Case Study 7: Gemma and Jacob


Gemma contacted The Sling Doctor asking for advice on which sling she could use with Jacob.  Jacob had been born by emergency c-section at 34 weeks due to reduced growth.  He was 4’10” at birth but was gaining weight well and at the age of 5 weeks had reached 6’5″.  Jacobs weight, although much improved still put him below the minimum weight limit on most buckle carriers.

Jacob had been prone to vomiting after feeds so Gemma had been advised to keep him upright for 30 minutes after each feed. This meant that Gemma was spending a lot of time holding Jacob and was hoping a sling would enable her to be ‘hands free’ during this period.

Gemma had been warned that Jacobs positioning in the womb put him at increased risk of hip dysplasia which would need to be assessed in the future. Gemma wanted to take this into account when choosing a sling for Jacob.

Gemma had noticed that some slings and carriers have a minimum weight limit of 8lb and was concerned that some carriers might exacerbate any potential hip problems Jacob had.

The Consultation 

I talked Gemma through Babywearing safety focusing particularly on maintaining Jacob’s airway and optimum hip positioning.


I explained that newborn babies like to curl up as if they are still in the womb.  This positioning is ideal for their lower bodies but, as babies do not need to breathe in the womb, does not protect their airway.  To keep the baby’s airway clear in the sling it is crucial that:

  • Baby’s chin is kept off their chest; you should be able to get two fingers between their chin and chest.
  • Baby is not allowed to slump; the sling holds them close to the wearer and supports their back well, so that if you push them on the back gently towards you, they do not move.
  • Baby’s mouth and nose is unobstructed; e.g. from clothes, fabric or breasts.
  • There is good airflow around babys face.
  • The wearer continues to be aware of and monitor baby’s positioning in the sling.

Optimum Hip Positioning

Optimum hip positioning in a sling is a position where the ball (femoral head) of the ball and socket hip joint is held centrally in the socket (acetabulum) of the child’s pelvis.  This encourages the deepening of the socket which would decrease the risk of dysplasia. Optimum positioning in a sling will decrease the risk of hip dysplasia and actually mimics the effects of the Pavlik harness which is the current treatment for hip dysplasia.  In order to achieve this optimum positioning the following needs to be achieved:

  • The sling should support the baby from knee to knee.
  • The knees should be held higher than the baby’s bottom so that they are level with their belly button.
  • The baby’s pelvis should be tilted inwards so that their tailbone is pointing downwards.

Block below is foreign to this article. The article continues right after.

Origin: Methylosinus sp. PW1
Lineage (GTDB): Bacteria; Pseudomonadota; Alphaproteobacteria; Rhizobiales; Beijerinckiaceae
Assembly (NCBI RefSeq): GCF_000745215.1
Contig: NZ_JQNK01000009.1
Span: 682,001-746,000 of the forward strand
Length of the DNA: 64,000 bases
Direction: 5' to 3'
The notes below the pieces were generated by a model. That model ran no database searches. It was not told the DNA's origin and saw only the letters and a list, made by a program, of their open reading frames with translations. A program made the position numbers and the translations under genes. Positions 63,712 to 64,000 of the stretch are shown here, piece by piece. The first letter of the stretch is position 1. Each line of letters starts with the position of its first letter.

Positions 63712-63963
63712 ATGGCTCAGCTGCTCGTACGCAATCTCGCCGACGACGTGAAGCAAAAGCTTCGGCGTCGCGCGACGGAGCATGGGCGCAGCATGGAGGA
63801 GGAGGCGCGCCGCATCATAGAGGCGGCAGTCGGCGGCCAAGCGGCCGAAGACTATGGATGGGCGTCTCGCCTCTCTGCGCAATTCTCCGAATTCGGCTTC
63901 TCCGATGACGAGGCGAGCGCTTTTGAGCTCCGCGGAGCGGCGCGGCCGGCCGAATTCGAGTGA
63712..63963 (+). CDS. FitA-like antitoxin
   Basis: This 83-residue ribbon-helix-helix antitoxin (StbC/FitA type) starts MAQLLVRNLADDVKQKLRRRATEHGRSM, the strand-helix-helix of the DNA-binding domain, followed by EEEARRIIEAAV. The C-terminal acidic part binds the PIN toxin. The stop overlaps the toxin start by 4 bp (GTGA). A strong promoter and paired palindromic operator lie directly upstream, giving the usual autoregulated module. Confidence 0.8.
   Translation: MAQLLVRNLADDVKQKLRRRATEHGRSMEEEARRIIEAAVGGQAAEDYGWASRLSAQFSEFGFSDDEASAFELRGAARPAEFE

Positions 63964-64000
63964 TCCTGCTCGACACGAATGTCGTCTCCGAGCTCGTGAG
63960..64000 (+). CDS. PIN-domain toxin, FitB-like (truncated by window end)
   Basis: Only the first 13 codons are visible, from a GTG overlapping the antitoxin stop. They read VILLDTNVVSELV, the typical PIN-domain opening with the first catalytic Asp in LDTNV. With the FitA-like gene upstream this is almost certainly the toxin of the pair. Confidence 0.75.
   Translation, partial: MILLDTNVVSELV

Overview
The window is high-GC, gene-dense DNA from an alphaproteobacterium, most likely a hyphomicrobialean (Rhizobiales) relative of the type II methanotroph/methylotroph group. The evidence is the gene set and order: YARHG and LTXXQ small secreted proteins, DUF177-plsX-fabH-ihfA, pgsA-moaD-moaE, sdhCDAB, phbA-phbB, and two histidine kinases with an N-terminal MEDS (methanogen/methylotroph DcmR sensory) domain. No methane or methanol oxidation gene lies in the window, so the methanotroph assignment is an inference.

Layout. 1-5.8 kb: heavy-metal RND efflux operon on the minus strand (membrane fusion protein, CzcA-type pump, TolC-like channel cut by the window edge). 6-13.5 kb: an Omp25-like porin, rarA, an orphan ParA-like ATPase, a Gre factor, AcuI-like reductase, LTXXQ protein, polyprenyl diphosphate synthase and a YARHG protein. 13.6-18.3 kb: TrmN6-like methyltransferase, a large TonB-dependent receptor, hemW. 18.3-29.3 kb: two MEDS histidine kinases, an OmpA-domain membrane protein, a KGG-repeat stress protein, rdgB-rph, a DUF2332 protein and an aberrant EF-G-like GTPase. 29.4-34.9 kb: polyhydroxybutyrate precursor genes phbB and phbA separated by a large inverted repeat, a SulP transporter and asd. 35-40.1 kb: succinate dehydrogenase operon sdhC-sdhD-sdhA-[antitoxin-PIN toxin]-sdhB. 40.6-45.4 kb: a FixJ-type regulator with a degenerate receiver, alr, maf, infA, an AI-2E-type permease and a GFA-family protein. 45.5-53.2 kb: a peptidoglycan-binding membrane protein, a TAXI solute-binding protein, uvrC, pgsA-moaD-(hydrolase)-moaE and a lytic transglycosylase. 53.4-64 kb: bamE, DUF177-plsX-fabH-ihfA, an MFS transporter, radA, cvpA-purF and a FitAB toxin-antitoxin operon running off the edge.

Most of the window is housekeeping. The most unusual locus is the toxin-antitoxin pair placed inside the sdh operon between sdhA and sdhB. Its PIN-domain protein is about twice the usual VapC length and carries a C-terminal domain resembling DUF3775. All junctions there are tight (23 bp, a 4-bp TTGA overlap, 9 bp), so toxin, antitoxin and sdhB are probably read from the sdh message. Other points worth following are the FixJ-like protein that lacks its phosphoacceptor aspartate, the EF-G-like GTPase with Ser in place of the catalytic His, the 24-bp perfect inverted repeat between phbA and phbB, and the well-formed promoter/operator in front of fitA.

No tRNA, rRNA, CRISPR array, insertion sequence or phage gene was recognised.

• The baby’s knees should not be separated more than is developmentally appropriate (see diagram).

For more information on hip dysplasia and Babywearing please see this informative article. 

Sling Options

I suggested that Gemma and Jacob could achieve safe positioning for his airway and hips in any of the following:

I suggested that Gemma and Jacob avoid buckle carriers for now because he is below the minimum weight limit and that they avoid narrow based carriers due to his increased risk of hip dysplasia.

Gemma was keen to see how each of the options worked for a small baby so I demonstrated all four options with a newborn sized demonstration doll. Gemma decided she would like to try the stretchy wrap herself and thought if she found it too hard she would try the caboo.  I talked her through how to use it and she managed to achieve optimum positioning with the demonstration doll.

Gemma was so happy with the stretchy wrap that she didn’t want to try the caboo or the woven wrap. Jacob was content so we agreed to try the stretchy wrap with him.

Gemma was able to get Jacob into the optimum positioning.  He automatically tucked his pelvis in as she picked him up so she was careful not to interfere with his hip positioning. His head and neck required a little more work but Gemma found that she was able to tuck the back of Jacob’s head in the cross-pass enabling him to have his head supported in the correct position without her hands.

Gemma decided to buy a stretchy wrap and was able to get next day delivery.  I will be happy to offer her reduced price follow ups and short sessions should she needs to more help with using the wrap or if she would like to explore her other options as Jacob gets bigger.

I wish them all the best in their Babywearing  adventures.

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